4. Understanding and steering on results
Next to producing reporting results in a mature and controlled environment, understanding and being able to steer on the new IFRS 17 results is a learning path.

To understand and explain the results, improved analysis tooling is needed to explain impacts of (a.o.) assumption changes, experience results, and the difference between results on locked-in vs current discount rates.- What is new is that the experience results make the comparison between actual and expected cash flows more important. Since the interest rates have greatly increased since the IFRS 17 transition date, remarkable results on the difference between current and locked-in discount rates can be seen.

With new IFRS 17 numbers available, insurers need to reassess the key performance indicators, develop new projection tooling (including CSM and risk adjustment releases, finance results, and sensitivity testing), and identify key drivers for P&L and their alignment with SII capital generation.

All these initiatives require careful upfront considerations and specifications and detailed modelling.

5. Reassessing the discount rate
Insurers have invested a significant part of their IFRS 17 implementation budget in developing a sound discount rate methodology that is IFRS 17 compliant. Now that more information of peers is going public, it is time to reassess the current methodology and the results thereof. An interesting fact in this regard is that the financial volatility of the comparative year 2022 can serve as a stress test for the choices made.


Best practice in actuarial modelling: KPMG Integrated Insurance Platform (IIP)

A number of insurers use KPMG IIP for their actuarial valuation and reporting. The advantage of this platform is that it combines the modelling of the liabilities on all reporting frameworks (SII, IFRS 17, local GAAP) and at each desired granularity (from policy level to the IFRS 17 LoA and SII HRG), making efficient analysis and full consistency between the reporting frameworks possible. Furthermore, KPMG IIP has extensive automated controls, reporting capabilities and workflow automation functionality, easing the reporting process flow, whilst increasing its controllability, and leaving more time for analyses. For more information, go to our webpage: KPMG Integrated Insurance Platform - KPMG Nederland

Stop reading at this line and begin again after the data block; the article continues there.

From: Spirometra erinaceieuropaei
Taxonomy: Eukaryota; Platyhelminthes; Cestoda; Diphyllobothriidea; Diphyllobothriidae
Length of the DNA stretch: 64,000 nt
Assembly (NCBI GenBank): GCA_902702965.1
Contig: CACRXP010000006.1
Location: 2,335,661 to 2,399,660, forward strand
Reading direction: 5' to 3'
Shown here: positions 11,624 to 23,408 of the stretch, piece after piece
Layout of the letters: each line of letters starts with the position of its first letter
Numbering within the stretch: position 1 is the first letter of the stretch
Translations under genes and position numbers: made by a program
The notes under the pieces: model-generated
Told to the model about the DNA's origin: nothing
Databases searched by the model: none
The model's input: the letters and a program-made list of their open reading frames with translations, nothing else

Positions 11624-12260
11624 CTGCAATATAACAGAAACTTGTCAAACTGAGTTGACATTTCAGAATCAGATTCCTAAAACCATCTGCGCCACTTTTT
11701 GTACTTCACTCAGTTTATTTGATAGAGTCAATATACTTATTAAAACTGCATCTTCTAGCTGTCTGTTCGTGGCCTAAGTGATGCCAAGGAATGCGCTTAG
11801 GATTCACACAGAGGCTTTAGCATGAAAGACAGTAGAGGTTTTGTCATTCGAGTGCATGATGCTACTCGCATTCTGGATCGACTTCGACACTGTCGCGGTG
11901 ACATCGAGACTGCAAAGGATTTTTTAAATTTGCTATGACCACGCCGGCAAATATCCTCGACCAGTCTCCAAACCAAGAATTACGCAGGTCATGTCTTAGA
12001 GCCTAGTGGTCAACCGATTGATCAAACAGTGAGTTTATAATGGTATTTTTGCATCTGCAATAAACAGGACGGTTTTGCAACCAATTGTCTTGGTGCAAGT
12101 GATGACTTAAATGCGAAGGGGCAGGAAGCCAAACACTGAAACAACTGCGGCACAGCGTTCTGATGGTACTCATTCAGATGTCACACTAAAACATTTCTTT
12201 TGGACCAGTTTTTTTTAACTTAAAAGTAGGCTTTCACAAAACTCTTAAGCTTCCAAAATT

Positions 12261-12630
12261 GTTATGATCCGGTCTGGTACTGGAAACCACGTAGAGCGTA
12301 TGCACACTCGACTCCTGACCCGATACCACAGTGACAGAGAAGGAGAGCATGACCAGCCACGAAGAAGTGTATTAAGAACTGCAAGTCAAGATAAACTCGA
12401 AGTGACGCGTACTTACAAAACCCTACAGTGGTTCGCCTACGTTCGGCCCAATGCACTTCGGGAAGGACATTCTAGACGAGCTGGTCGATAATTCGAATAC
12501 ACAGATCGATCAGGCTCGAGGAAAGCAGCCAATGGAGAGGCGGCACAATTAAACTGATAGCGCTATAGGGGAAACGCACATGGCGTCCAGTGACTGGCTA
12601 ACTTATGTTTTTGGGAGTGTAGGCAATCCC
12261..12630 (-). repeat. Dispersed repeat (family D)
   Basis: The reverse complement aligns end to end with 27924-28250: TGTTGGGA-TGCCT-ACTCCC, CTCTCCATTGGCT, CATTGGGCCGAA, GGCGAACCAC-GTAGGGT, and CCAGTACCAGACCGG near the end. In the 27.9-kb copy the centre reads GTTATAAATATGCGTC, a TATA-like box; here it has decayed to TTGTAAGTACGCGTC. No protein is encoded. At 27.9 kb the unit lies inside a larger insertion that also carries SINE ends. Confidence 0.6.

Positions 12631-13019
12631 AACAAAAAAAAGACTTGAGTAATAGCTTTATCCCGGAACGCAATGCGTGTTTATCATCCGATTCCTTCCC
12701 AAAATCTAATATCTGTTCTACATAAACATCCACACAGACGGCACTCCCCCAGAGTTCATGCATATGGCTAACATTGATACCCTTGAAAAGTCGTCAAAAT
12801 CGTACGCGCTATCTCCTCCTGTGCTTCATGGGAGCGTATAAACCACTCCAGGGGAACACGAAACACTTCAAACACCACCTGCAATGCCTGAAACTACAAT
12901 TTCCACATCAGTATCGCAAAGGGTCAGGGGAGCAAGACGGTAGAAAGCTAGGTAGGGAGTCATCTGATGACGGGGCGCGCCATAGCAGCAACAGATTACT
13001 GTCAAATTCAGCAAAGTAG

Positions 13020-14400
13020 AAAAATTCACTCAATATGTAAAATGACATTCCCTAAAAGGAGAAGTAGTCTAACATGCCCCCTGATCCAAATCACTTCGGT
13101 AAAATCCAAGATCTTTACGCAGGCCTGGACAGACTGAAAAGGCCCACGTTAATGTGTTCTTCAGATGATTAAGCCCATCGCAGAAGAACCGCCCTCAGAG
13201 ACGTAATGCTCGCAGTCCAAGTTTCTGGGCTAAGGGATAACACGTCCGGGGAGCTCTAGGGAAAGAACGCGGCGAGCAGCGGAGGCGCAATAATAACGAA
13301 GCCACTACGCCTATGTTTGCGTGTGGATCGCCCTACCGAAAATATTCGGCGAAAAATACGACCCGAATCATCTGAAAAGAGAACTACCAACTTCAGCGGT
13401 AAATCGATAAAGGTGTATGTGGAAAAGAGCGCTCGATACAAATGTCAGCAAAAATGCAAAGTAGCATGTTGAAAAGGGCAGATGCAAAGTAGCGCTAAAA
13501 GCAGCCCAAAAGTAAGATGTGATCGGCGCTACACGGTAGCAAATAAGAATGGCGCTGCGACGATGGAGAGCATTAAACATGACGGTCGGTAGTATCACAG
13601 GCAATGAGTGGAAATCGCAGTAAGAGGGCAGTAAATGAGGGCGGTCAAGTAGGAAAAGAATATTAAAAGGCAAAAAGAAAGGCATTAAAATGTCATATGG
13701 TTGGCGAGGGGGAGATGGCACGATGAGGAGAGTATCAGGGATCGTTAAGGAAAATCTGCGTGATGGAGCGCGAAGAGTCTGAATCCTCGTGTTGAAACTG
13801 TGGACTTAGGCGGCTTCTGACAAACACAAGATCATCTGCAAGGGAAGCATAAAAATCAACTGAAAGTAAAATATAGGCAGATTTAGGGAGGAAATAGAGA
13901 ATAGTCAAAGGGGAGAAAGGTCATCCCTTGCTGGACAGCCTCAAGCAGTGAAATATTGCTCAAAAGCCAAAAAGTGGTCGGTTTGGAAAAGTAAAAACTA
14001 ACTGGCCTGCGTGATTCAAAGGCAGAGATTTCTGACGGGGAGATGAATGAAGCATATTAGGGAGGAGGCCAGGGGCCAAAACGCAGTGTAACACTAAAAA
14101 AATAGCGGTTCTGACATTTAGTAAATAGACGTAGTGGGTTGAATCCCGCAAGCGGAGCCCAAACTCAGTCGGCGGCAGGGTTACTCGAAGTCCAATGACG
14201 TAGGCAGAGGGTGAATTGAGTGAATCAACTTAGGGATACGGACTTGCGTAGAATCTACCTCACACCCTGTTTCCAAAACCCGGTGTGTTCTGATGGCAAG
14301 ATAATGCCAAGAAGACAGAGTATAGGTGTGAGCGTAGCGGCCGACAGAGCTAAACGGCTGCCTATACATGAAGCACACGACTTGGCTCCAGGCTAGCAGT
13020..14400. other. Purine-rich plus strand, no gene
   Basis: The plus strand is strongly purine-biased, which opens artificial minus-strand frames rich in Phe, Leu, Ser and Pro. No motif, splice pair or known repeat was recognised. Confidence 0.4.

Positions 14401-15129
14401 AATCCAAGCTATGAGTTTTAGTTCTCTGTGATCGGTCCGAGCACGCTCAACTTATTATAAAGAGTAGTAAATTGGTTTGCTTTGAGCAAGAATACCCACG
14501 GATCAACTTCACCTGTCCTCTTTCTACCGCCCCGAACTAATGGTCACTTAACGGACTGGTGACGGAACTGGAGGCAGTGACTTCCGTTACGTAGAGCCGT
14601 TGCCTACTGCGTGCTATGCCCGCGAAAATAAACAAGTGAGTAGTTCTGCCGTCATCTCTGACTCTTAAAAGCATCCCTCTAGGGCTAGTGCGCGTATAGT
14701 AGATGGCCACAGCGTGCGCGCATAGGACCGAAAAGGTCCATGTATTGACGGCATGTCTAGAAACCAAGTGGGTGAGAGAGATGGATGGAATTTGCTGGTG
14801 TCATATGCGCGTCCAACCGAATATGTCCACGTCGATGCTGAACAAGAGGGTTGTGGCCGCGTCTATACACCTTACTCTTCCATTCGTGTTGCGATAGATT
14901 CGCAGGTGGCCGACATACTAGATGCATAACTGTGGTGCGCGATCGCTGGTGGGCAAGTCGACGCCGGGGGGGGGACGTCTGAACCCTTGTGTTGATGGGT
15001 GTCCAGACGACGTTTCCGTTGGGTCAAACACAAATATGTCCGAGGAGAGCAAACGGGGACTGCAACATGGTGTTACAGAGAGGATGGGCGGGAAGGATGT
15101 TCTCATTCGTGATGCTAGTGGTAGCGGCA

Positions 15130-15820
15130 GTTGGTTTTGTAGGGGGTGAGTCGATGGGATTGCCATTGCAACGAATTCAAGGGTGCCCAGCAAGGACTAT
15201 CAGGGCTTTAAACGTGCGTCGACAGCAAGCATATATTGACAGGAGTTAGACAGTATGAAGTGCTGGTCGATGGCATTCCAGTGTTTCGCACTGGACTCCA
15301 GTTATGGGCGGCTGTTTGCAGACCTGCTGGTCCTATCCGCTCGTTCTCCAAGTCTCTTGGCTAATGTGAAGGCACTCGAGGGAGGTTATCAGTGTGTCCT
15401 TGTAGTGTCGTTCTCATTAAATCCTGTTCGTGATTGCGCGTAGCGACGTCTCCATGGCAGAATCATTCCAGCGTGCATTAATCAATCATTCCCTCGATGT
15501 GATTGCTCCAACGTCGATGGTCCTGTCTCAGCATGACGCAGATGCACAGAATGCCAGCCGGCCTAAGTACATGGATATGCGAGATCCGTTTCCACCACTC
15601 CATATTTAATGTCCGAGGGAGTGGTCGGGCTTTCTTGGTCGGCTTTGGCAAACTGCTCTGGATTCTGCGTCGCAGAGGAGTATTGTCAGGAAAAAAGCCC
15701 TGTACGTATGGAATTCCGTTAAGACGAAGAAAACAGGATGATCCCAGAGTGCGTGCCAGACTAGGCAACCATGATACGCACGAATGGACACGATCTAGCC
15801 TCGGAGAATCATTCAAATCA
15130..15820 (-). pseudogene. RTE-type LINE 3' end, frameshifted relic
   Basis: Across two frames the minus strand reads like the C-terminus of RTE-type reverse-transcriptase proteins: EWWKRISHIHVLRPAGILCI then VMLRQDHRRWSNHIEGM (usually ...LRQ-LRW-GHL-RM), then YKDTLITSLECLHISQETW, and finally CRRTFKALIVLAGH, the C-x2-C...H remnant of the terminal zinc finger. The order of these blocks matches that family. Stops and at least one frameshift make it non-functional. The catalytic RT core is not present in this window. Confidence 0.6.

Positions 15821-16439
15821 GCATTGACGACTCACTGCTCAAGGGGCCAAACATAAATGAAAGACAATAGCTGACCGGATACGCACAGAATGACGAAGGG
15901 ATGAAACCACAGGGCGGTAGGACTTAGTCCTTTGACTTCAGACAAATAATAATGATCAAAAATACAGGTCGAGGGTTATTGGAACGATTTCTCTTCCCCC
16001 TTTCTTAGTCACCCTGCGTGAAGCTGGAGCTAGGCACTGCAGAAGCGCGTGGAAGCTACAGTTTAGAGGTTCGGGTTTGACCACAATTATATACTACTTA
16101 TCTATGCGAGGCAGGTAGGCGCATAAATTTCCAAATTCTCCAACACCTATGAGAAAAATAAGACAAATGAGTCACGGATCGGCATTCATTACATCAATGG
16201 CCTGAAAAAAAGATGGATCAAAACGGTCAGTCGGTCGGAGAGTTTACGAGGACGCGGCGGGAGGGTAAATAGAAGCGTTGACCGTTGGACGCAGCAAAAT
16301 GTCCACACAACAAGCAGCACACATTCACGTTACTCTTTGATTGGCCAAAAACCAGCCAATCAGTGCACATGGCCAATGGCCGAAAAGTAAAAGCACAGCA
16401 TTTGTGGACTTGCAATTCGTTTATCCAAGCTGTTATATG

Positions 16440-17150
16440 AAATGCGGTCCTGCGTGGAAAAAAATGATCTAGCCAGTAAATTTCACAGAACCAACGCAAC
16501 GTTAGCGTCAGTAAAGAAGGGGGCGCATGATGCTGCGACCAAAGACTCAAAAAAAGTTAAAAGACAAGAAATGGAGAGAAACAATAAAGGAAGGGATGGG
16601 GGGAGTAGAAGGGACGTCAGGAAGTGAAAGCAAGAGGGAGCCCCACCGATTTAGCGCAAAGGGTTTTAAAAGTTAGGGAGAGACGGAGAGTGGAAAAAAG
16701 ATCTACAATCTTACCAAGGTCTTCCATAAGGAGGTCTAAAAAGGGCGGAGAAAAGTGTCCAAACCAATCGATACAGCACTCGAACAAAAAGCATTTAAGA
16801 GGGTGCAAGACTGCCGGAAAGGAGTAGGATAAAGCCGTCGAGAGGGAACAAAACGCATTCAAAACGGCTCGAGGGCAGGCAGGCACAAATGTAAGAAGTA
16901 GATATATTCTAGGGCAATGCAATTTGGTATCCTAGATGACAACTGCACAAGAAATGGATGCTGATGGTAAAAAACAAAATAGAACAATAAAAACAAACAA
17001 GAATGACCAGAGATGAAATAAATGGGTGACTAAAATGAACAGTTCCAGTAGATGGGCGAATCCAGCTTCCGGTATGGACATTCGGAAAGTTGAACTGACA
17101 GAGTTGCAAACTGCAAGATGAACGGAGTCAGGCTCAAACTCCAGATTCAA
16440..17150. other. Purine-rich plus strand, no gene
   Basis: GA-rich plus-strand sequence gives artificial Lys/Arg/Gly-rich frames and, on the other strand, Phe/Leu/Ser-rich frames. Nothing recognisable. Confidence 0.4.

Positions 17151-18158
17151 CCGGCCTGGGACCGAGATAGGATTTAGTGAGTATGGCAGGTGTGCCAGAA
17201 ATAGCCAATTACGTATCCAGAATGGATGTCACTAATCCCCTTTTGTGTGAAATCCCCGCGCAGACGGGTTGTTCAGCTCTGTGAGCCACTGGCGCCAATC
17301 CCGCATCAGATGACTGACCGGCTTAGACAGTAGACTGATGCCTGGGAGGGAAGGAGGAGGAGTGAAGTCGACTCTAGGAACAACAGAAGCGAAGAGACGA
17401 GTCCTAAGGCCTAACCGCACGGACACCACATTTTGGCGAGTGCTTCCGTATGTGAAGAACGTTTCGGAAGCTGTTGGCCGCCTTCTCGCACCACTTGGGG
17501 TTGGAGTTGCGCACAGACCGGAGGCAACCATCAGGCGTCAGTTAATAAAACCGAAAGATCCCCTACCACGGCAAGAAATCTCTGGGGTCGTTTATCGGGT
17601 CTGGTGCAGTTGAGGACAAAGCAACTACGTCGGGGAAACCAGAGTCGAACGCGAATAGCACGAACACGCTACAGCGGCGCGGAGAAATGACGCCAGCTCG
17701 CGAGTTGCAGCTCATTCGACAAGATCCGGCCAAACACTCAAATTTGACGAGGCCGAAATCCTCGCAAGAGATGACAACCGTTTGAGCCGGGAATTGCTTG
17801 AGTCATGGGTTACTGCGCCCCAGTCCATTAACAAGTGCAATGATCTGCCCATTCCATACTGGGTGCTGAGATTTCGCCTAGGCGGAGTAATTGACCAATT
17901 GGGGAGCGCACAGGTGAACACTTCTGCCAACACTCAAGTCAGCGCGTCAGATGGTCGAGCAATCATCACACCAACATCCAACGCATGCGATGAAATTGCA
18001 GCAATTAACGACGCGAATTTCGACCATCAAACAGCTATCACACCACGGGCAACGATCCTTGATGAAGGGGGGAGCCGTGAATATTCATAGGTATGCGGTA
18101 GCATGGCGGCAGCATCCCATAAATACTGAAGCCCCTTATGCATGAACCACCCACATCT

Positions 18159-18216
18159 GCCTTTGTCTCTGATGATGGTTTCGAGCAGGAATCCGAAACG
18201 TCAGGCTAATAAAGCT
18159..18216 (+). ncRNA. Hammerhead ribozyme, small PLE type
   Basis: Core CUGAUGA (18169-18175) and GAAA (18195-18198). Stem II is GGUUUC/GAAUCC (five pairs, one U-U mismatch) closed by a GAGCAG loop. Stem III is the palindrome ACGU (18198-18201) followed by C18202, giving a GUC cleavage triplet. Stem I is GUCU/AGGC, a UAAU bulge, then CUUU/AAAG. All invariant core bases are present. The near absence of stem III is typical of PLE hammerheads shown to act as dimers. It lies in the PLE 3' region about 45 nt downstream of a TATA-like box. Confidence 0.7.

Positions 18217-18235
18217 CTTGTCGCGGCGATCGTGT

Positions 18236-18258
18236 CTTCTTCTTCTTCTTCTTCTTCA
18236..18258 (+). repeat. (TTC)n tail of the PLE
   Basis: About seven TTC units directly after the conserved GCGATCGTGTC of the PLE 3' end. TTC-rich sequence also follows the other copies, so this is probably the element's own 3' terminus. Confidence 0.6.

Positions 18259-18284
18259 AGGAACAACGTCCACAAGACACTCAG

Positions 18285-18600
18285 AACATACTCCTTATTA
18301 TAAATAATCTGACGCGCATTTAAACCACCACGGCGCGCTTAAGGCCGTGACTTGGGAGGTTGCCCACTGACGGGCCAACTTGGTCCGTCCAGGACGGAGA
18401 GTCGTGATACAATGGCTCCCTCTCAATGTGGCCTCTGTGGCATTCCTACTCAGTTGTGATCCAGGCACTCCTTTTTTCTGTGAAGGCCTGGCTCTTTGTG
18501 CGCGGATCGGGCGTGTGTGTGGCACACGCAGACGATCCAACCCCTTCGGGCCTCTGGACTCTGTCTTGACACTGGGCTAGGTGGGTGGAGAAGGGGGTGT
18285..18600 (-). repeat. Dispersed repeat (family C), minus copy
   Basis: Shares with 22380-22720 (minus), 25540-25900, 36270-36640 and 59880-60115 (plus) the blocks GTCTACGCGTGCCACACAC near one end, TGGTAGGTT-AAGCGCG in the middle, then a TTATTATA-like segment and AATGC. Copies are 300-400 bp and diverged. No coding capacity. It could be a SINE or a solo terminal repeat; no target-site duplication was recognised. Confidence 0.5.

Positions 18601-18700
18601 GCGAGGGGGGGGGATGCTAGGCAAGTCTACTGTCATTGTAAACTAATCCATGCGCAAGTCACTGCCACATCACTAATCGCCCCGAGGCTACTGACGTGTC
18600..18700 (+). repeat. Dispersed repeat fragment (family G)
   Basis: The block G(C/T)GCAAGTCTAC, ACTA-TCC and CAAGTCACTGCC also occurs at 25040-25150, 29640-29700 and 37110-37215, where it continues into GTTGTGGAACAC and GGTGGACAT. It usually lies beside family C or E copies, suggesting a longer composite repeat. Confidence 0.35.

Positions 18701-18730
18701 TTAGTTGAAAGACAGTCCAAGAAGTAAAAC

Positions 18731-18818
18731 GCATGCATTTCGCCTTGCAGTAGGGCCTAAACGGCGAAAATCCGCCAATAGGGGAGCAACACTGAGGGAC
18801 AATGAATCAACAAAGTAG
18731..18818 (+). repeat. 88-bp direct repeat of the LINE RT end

Above, we listed the key priorities insurers can set in further maturing and improving their IFRS 17 reporting processes. Of course, other more specific topics, such as solving findings, onerous contract testing, and the modelling of reinsurance contracts, can be relevant.

Given the amount of work that needs to be done, the already high demands on the actuarial departments, and the scarcity in the labor market, insurers may need external help. KPMG’s Actuarial and Insurance Risk team offers a wide range of actuarial experts that can assists in all areas above, often with a multidisciplinary approach cooperating with other departments, such as audit advisory services, finance transformations, or data and IT improvements. If you would like to obtain more information, please contact Victor Vincent or Ernst Visser.